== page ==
PAGOSA SPRINGS, Colo. — The way Betty Feazel and Dan McCarthy joke with each other, you wouldn't guess they are on opposite sides of a struggle over a pristine mountain valley in the southern Colorado Rockies.
Feazel and McCarthy have known each other for years. Their families have gone to the Santa Fe Opera together. McCarthy, who lives in Illinois, stays at Feazel's ranch when he is in Colorado. When they are together, it is easy to see they enjoy each other's company.
"Nice guy," Feazel said when asked about McCarthy. "I'm very fond of him personally. I just disagree with his plans."
Battle Lines Drawn
Those plans form the battle lines between the developer and the ecologist: The developer wants this valley for a ski resort and the ecologist wants it the way it is.
McCarthy bought the valley along the East Fork of the San Juan River in 1970 after looking around the West for a place to build a year-round resort. After years of delays, caused mostly by government studies of potential wilderness areas, McCarthy got approval from the U.S. Forest Service last summer to build a 4,600-acre resort.
The "East Fork" resort needed Forest Service approval because its main attraction would be a large ski area on Quartz Ridge, which is on Forest Service land. The resort would also have a golf course along the valley floor.
Local Industry Collapses
On McCarthy's side are his partner, Balcor Corp., which is a subsidiary of American Express, and many area residents who see the resort as an economic savior. The main industry in Pagosa Springs, a community of 1,300, is timber, and for all practical purposes it has collapsed.
On the other side of the struggle are numerous environmental groups, including the National Wildlife Federation and local chapters of the Sierra Club and National Audubon Society. They are joined by Betty Feazel, whose ranch lies in the path of an access road to the resort.
Feazel, 71, is no stranger to controversy.
"I always seem to get churned up by my principles," said Feazel, who was embroiled in civil rights controversies as early as the 1940s and protested Vietnam in the '60s and '70s.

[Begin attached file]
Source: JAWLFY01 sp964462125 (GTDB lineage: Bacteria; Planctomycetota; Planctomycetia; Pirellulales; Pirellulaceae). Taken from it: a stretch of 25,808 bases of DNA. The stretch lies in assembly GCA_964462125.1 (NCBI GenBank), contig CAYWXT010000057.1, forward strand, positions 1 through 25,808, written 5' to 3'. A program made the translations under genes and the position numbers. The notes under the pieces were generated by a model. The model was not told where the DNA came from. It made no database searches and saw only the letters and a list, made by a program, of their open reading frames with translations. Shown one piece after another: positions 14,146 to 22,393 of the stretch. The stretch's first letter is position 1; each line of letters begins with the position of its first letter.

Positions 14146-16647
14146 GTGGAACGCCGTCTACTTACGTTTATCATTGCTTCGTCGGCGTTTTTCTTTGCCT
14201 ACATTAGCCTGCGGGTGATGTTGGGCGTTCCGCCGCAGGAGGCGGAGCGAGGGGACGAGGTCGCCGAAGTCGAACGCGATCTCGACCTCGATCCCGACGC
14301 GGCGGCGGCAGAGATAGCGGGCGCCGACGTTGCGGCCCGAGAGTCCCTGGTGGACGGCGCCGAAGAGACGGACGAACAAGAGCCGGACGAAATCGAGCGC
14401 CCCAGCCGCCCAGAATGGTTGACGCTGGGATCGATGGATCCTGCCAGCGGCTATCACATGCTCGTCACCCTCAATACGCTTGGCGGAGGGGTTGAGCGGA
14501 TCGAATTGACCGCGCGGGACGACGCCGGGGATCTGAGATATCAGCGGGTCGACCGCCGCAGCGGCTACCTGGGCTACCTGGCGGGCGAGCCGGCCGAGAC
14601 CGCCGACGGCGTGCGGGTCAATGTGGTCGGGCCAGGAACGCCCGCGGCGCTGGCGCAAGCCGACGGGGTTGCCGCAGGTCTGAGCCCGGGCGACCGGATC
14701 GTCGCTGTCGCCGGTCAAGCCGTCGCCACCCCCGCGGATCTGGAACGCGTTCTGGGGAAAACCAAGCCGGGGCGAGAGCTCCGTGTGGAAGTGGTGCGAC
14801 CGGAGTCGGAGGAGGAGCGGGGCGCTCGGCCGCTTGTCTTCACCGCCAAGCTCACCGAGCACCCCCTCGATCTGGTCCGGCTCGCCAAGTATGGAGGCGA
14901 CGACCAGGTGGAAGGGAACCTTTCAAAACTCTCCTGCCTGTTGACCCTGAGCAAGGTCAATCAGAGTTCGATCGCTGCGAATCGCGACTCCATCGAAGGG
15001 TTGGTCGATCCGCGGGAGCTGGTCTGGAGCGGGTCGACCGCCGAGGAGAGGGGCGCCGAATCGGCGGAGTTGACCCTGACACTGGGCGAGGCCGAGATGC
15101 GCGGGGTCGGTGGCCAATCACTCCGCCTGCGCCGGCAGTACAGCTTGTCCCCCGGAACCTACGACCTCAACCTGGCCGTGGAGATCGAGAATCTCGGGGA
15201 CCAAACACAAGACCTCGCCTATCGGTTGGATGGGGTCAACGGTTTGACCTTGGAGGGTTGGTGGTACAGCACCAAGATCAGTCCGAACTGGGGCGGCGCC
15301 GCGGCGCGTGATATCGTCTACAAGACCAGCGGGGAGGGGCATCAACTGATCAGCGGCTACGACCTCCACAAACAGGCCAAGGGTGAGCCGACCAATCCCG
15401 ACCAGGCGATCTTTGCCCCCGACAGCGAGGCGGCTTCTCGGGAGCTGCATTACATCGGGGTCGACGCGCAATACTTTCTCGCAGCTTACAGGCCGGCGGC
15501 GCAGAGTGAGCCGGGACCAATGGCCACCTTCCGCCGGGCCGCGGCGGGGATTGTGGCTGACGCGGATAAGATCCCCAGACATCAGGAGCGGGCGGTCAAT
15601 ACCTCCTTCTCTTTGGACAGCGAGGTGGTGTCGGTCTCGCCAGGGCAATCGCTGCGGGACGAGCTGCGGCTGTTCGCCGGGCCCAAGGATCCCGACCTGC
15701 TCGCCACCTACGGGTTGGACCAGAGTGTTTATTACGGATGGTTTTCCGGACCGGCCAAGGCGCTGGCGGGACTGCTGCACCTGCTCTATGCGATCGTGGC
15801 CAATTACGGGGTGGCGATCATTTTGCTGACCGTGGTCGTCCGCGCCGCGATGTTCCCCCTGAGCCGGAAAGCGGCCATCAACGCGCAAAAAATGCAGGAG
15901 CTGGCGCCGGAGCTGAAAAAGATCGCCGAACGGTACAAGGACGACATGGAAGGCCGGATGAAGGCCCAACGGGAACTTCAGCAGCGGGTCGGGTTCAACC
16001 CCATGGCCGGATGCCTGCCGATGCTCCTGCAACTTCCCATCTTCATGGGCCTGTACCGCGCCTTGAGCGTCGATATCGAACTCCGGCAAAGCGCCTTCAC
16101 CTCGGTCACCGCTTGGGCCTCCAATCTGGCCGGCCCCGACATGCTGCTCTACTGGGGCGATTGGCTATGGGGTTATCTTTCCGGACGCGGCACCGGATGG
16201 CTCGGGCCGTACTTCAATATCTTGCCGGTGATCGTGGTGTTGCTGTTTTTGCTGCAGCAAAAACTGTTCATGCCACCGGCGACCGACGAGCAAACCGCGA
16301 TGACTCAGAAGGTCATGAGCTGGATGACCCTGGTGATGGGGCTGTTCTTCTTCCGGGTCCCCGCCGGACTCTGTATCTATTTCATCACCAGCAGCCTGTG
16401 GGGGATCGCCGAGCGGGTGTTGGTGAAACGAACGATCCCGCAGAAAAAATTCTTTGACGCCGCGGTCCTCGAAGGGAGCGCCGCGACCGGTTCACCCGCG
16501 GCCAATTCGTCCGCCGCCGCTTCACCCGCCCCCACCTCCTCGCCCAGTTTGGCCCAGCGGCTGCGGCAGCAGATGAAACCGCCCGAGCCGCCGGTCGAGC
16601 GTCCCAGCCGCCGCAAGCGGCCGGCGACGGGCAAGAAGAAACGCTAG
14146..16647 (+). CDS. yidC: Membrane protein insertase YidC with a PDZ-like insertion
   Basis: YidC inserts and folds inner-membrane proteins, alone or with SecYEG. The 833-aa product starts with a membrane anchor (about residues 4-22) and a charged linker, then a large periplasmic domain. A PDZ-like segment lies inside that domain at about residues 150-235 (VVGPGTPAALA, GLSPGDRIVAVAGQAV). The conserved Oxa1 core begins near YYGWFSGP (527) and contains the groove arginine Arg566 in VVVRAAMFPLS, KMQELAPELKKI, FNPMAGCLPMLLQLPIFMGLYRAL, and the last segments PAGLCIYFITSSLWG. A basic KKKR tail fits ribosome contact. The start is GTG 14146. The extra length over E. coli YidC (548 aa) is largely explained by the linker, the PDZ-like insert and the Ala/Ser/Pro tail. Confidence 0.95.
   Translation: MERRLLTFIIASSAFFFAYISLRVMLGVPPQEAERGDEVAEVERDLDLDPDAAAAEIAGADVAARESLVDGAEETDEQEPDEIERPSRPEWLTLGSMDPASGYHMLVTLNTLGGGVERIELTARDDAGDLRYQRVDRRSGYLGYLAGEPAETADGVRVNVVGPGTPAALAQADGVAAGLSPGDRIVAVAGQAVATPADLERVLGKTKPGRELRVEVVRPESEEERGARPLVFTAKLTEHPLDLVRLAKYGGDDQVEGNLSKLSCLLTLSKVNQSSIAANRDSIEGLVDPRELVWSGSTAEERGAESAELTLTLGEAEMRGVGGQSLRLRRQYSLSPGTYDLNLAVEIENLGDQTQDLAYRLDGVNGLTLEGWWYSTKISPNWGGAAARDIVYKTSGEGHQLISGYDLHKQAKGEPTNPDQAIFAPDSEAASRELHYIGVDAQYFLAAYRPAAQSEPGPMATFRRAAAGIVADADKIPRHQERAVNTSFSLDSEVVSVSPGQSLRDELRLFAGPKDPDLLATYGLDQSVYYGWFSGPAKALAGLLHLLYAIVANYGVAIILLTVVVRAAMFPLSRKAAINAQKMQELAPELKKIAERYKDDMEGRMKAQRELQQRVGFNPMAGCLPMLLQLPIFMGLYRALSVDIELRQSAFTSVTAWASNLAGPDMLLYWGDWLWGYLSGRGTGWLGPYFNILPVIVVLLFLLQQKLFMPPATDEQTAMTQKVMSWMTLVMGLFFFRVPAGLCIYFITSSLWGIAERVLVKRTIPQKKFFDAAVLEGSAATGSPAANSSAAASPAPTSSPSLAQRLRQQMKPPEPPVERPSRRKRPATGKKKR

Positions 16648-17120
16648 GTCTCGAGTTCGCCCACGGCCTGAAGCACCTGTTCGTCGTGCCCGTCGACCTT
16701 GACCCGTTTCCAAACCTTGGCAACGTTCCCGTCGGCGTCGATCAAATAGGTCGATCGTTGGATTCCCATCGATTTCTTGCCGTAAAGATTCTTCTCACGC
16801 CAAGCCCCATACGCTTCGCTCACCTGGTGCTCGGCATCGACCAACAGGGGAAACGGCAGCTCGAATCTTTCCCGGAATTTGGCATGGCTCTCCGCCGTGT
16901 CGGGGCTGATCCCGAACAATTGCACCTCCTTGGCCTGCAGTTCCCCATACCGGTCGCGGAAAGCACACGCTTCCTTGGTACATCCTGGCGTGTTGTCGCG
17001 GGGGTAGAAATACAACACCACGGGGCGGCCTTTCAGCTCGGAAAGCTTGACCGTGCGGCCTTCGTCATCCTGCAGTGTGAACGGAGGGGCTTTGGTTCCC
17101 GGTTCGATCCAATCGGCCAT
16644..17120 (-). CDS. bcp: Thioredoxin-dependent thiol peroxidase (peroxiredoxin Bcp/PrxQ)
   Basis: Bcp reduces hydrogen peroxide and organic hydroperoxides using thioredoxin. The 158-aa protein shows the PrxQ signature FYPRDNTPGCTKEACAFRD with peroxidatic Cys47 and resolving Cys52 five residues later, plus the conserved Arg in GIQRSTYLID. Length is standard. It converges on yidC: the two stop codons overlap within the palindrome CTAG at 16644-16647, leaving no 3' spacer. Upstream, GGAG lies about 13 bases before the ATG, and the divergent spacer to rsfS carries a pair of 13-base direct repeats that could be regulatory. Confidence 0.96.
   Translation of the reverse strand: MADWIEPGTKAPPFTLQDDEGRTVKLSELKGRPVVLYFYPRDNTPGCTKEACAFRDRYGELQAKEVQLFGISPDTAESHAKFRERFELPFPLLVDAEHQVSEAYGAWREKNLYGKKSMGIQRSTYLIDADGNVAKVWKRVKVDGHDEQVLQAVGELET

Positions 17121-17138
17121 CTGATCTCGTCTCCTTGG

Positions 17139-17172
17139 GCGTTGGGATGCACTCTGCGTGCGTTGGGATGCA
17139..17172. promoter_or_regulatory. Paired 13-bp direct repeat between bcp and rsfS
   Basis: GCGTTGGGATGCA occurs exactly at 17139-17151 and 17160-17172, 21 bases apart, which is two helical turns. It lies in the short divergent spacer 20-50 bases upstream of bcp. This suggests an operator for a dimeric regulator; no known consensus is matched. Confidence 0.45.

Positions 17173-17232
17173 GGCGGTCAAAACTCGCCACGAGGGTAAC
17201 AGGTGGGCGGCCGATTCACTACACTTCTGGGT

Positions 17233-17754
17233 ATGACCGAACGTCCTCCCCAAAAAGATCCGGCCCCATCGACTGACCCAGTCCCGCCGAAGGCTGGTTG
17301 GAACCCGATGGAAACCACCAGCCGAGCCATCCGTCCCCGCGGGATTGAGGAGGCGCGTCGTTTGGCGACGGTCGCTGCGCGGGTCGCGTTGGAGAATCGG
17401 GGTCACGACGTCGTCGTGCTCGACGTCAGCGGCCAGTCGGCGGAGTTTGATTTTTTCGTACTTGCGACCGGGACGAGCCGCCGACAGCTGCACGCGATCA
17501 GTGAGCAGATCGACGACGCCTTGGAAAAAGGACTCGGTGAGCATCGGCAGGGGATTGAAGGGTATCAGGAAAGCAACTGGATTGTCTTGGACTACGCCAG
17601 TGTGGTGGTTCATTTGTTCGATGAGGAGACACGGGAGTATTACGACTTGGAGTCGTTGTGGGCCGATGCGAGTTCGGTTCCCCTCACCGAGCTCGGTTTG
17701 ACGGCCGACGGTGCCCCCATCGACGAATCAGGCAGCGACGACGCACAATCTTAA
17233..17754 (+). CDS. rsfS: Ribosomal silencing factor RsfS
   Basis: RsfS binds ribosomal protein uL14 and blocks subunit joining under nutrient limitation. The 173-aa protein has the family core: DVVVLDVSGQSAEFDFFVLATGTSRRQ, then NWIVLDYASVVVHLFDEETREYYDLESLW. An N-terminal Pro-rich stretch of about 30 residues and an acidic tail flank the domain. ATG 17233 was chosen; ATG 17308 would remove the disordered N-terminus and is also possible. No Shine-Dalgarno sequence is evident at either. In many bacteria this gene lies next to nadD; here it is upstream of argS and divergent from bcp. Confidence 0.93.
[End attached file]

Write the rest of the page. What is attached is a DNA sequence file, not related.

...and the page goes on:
As she stood on a hill overlooking the valley below McCarthy's development site, the chain-smoking Feazel said she sympathizes with her friend but believes the environment needs protection. However, McCarthy believes just as strongly that his resort could enhance the environment.
"It's his own property, but I think there should be limits to the damage to the public interest that people who own property should be allowed to inflict," Feazel said.
No Personal Gain
"There isn't any money in this (opposition) for me. I'm not moved by personal gain. It's a matter of principle. The natural resources are being eaten alive by too much commodity removal, oil and gas exploration, mining, timbering, coal strip mines. These are national resources that belong to all the people of the United States. I'm against Forest Service policy wherever it is commodity-oriented."
The environmental groups oppose the resort because the area is home to the endangered peregrine falcon and perhaps to lynx and wolverine, as well as being wintering ground for elk and deer herds. Also, they argue, the ski area would be adjacent to the South San Juan Wilderness Area, potentially damaging that resource.
The Ute Mountain Indians, whose reservation is about 40 miles away, also are fighting the project because they say it would damage archeological sites.
McCarthy insists that his resort is compatible with the environment. He began his own environmental studies back in the 1970s, before they were required, and has done some enhancement work on the river bed in consultation with the Forest Service.
"I think East Fork has the capability to overcome all valid objections," he said. "It already has undergone intense scrutiny. I have a very sensitive feeling about and respect for environmental values, both wildlife and people values, and have had all the time. I know that if I'm in control these will be respected."
McCarthy admitted that his resort would result in "some degradation" of the environment. "But I think there will be a lot of enhancements, too," he said. "It would not be successful if it didn't improve lots of people's personal environments."
Tom Lustig, attorney for the National Wildlife Federation, believes East Fork is symbolic of many pending ski resort proposals nationwide. He hopes that, by stopping one, all the others might be stopped as well.
Lustig and other environmentalists are not so much concerned with the effects of the ski area itself, but rather with the impact of the development at the base of the mountain. The valley floor, and not the mountaintop, is the best habitat for most wildlife.